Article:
The Honorable Young Sun Kim

Chairman, Defense Sub Committe, Republic of Korea (ROK)

GEN Sonh Tae Kim

Korea (ROK)

GEN Joon Yul So

Chief of Staff, ROK Air Force

The Honorable Suk Min Yoon

Commanding General, ROK Army

The Honorable Myung Soo Hwang

Member Defense Sub Committee (ROK)

The Honorable Young Soc Kim

Member Defense Sub Committee (ROK)

The Honorable Jin Kil Chung

Member Defense Sub Committee ( ROK)

The Honorable Kun Hwan Ryu

Member Defense Sub Committee (ROK)

The Honorable Kan Dong Lee

Member Defense Sub Committee (ROK)

The Honorable Jung Yeon Cho

Member Defense Sub Committee (ROK)

The Honorable Duk Kyu Kim

Member Defense Sub Committee (ROK)

The Honorable Noh Sik Kim

DCINC UNC

LTGEN Winfield W. Scott, Jr.

ROK Army

LTG Hong Han Kim

DIR Joint Staff, JCS, ROK

LTG Sang Hoon Lee

1st Vice CNO, ROK Navy

VADM Tae Yong Kim

Assistant Chief of Staff

MAJGEN James V. Cox

Assistant Chief of Staff for Operations, Pacific Command

RADM James G. Stroms, III

Commander, Naval Forces Korea

RADM Hogg

Commander, Task Force 75

BGEN Pointer

U. S. Army

H i s Excellency Song Hyup Kim

Prime Minister, ROK

The Honorable Sung Min Yoon

Minister of Defense, ROK

The Honorable John Chan Lee

Member Defense Sub Committee, ROK

GEN Yoon Ho Kim

Chairman, JCS, ROK

GEN Robert W. Sennewald

CINC UNC CFC

GEN Hwang Yung Si

Chief of Staff, ROK Army

ADM Ch, Kyung Whan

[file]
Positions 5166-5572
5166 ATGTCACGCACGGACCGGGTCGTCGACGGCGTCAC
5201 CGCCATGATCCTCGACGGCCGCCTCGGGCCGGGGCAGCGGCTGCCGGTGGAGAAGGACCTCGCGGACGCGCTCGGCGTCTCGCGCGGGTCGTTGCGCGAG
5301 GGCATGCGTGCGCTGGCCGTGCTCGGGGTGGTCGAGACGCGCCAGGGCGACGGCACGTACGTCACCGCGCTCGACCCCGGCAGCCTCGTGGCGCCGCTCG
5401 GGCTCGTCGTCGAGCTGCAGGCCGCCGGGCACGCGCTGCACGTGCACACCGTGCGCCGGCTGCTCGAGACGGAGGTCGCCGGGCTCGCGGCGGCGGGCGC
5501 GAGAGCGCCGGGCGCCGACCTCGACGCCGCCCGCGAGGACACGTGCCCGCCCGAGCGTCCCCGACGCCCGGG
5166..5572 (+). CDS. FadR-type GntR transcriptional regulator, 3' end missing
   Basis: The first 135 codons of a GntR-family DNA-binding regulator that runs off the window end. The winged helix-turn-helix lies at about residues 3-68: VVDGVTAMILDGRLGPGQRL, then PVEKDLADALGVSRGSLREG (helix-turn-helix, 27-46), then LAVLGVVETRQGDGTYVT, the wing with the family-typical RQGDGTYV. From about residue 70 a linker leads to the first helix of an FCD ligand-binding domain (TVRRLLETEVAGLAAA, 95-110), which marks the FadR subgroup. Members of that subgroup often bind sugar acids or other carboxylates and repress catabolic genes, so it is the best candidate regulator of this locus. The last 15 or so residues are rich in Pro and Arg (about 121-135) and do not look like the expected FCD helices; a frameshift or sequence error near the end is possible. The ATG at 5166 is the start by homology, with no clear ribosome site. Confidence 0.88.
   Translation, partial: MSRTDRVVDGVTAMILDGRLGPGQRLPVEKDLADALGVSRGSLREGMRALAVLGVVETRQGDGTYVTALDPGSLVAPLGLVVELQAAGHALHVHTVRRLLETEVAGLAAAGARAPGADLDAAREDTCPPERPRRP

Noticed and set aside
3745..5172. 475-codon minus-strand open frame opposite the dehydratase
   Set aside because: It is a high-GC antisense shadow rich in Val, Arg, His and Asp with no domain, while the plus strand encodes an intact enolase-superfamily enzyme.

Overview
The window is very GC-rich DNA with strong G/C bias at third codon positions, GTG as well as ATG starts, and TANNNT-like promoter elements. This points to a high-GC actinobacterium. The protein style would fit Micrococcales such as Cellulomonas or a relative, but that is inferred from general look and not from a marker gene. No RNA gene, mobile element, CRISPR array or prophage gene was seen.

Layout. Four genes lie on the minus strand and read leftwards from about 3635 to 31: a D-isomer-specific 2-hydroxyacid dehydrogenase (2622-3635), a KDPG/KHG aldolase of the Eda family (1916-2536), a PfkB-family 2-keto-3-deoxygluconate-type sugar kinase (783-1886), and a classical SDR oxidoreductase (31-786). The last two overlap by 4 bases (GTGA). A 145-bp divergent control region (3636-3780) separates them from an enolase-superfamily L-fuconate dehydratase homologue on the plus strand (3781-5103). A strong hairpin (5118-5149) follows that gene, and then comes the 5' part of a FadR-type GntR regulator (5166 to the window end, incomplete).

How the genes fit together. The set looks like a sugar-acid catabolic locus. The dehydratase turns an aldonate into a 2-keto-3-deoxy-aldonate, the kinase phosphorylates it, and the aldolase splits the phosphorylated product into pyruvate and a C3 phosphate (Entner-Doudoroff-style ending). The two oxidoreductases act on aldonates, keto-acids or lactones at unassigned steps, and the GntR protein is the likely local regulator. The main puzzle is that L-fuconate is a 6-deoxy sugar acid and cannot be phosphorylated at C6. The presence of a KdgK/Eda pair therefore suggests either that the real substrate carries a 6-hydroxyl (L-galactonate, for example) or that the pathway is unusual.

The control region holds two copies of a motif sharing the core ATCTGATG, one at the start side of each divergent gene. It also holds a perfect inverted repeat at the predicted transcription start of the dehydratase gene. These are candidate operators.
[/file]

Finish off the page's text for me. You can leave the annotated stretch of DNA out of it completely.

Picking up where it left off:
CNO ROKN

GEN Noh Yong Park

DCINC CFC

The Honorable Kap Jong Ji

Member, Defense Sub Committee, ROK

RADM ( Ret) Yong Kil Cho

SECGEN to Prime Minister, ROK

LTGEN In Ki Kim

Vice Chief of Staff, ROK Air Force

LTGEN June Byung Park

CDR, Def Sec Committee, ROK

LTGEN Jae Yoon Kim

CDR, CAC

LTGEN Hee Jae Park

Second Vice CNO, ROK Navy

VADM Song Hwa Choe

Commander ROK Fleet

MAJGEN Chul Ho An

DCOFS CFC

Mr. Paul M. Cleveland

MIN COUN/DCM U. S. Embassy

VADM Holcomb

Commander, SEVENTH Fleet

MGEN Haebel

Commander, TF 79

RADM Brown

Commander, TF 70

Mr. H. Kimura

Former Secretary of Lower House Member, Japan

Mr. I. Masuoka

Former Secretary of Lower House Member, Japan

Mr. H. Funada

Diet Member, Japan

Mr. K. Yosano

Diet Member, Japan

Mr. K. Obuchi

Diet Member, Japan

Mr. N. Shirahama

Diet Member, Japan

Miss P. Clapp

U. S. Embassy

Mr. M. Nakayama

Diet Member, Former LDP Foreign Ploicy Chairman

Mr. Terazono

Chairman MBC, Former Governor Kogoshima

Mr. J. Kishi

MBC

CAPT E. E. Lindsey

Commander, Fleet Activity, Sasebo, Japan

Mr. M. Ysuji

President, Tsuji Industries

Mr. Y. Tsuji

President, Nishi-Kyushu Warehouse Co.

Dr. T. Nanakuma

President, Nishu-Nippon Food Service Center

VADM Esterling

Commander, Naval Air Force, Pacific

C. J. Corica

Mayor of Alameda

Ann Diament

Mayor-Elect of Alameda

George Tekai

Mr. Sulu (Starship Enterprise)